My previous post on Post-Editing Machine Translation (PEMT), generated more reactions that I would have thought. Some were positive, some less. More specifically, some perceived my text as a rejection of Machine Translation (MT) and its recent progress as a whole. I would like to clarify a number of points (no, I’m not a dinosaur) and reiterate my lack of interest for commercial PEMT projects – I will explain in further detail why they don’t make sense to me, regardless of how much MT improved over time.
No, I have nothing against MT
In fact, I use it in my translation tools! It’s a great way to generate lists of words for predictive typing, which indeed saves me a bit of time and reduces stress for my fingers. As as I said a few times as well, MT can be great for research purposes, especially for individuals. For these reasons, I am happy to see MT improve, both as a translator and as a human being.
Yes, statistical MT engines are improving
MT engines of today are smarter and keep learning from bilingual texts. It means that compared to legacy systems, they have a much better understanding of context and can string together pretty decent sentences if the right references are available. I have no doubt they will keep on improving, as long as there are people to train them.
No, I’m still not interested in PEMT projects (for publication purposes)
In my previous post, I made the mistake of referring to PEMT projects as if they were all identical. Post-editing machine translation for training purposes is something I would have no problem with. I would charge an hourly fee for this and all would be good.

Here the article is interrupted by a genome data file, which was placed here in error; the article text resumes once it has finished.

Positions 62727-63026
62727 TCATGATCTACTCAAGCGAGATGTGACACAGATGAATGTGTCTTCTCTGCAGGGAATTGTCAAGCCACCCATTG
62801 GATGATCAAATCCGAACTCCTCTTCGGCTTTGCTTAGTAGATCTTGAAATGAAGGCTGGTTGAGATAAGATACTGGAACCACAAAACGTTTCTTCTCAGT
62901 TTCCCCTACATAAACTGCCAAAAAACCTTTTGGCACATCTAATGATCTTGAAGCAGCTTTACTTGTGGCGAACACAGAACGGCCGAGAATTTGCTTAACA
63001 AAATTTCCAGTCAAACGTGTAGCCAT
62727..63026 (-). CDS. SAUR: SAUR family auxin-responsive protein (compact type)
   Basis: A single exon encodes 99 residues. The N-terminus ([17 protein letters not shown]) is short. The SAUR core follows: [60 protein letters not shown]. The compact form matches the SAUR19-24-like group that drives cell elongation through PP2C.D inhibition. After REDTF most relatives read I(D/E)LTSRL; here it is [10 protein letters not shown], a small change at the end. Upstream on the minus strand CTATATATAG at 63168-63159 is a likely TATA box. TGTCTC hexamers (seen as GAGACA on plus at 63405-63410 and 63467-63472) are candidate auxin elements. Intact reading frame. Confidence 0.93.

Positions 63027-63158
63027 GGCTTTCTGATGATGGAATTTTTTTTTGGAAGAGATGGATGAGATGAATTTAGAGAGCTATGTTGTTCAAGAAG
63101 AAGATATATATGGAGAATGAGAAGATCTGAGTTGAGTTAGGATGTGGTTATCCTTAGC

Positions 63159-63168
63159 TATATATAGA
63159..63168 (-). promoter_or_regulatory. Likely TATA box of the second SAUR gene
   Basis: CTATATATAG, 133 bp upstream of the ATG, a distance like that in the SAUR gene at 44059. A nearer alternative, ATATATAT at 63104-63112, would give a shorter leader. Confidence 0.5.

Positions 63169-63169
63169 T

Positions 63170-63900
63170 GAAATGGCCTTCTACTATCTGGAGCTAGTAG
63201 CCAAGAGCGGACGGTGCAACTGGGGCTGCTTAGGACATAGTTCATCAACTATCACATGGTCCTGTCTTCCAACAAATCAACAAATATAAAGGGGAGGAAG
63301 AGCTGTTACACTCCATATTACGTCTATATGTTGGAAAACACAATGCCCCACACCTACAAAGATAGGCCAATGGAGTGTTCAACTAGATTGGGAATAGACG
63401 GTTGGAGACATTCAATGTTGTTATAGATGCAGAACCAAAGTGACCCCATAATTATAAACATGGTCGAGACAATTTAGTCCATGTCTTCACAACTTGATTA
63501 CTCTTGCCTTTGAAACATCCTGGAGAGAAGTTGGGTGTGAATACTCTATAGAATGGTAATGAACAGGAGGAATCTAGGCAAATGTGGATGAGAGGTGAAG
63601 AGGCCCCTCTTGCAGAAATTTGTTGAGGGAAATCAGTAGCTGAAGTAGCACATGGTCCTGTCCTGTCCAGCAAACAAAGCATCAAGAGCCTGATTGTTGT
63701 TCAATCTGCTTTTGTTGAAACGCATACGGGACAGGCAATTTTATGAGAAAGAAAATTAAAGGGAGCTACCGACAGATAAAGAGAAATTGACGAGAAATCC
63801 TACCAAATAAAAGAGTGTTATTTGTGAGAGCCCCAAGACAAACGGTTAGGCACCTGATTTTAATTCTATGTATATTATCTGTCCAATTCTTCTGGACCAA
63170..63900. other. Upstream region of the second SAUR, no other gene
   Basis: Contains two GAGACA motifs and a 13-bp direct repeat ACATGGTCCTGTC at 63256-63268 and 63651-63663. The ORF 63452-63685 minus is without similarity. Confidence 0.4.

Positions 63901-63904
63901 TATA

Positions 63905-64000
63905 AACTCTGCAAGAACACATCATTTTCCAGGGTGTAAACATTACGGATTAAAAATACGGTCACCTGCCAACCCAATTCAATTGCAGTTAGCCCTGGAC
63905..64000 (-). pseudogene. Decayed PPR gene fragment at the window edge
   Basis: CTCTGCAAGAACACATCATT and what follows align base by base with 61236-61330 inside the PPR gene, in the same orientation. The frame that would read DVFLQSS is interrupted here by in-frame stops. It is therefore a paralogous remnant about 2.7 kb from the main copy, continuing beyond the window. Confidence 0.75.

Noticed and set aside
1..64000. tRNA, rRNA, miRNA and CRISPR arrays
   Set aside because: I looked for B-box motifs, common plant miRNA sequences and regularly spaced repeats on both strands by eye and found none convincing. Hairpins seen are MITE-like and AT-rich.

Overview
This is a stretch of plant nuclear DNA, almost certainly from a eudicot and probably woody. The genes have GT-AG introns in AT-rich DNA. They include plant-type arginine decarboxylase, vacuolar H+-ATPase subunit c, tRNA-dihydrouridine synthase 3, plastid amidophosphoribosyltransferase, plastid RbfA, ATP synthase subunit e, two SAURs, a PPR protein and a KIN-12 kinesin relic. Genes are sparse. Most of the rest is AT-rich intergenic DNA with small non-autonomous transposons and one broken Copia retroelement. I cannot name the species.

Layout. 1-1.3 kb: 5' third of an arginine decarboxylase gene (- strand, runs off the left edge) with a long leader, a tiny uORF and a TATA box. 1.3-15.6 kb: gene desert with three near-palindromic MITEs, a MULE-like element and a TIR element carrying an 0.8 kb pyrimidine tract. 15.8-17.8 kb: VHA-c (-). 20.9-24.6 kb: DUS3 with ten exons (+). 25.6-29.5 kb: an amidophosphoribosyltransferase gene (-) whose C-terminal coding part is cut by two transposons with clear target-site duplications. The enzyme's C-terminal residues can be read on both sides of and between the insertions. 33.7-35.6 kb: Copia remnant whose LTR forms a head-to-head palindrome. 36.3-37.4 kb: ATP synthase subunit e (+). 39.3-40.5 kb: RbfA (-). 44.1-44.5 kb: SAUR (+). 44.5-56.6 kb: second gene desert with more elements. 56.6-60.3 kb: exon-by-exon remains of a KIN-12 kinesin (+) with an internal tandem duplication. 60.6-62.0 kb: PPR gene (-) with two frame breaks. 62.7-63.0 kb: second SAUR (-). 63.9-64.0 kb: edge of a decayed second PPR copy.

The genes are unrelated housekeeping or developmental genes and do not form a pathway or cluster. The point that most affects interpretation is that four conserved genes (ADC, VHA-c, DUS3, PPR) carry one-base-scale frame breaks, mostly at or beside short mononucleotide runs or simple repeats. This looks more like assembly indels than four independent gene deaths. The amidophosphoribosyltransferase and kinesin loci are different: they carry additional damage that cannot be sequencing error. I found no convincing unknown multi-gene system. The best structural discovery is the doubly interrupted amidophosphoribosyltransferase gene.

The projects I mentioned (or meant to mention) are those for which we, translators, are asked to provide a discount to edit texts that went through some MT engine. Usually, this will be Google Translate or a very slightly customized version of it. The goal of people offering such projects is to get a translation ready for publication at a reduced price, which has nothing to do with MT engine training.
Here, we have two possible cases:
-The text was processed through a generic system, say Google/Bing Translate. These engines are using bilingual texts from sources that are so different in terminology, style, quality, etc. that the resulting text is generally very inconsistent and poorly written. Why one would want to give a discount for a text you need to rewrite from zero?
-The text was processed through an industry-specific, well-trained engine. Let’s go even further and suppose the target text comes together near-perfect. It still doesn’t cut it for me. When all I have is the text generated by the MT provider, I still have to look very carefully at the source and target segments and make sure everything is there and properly translated. Again, it can be very, very easy to let a mistake slip (say, a missing negation) because the MT engine used its “best match” and failed to translate the part it had no reference about.
If the generated translation is good, it means a very close translation already exists somewhere and the engine knows about it. In this case, at translation memory would work better, as it would allow me to see where exactly the new text is different and where I have to be careful. If the TM is approved and no proofreading is required for the existing part, the changes can be done very quickly, much more than if I had to check the whole segment.
To put it simple, a good MT output means there is a good TM available out there (maybe not in a TM format as such, but something that could be converted easily), and I’d rather work with the TM in question for practical purposes.
To sum it up:
– MT is useful
– PEMT for training purposes is fine
– PEMT to produce a professional translation is a waste of translator and client money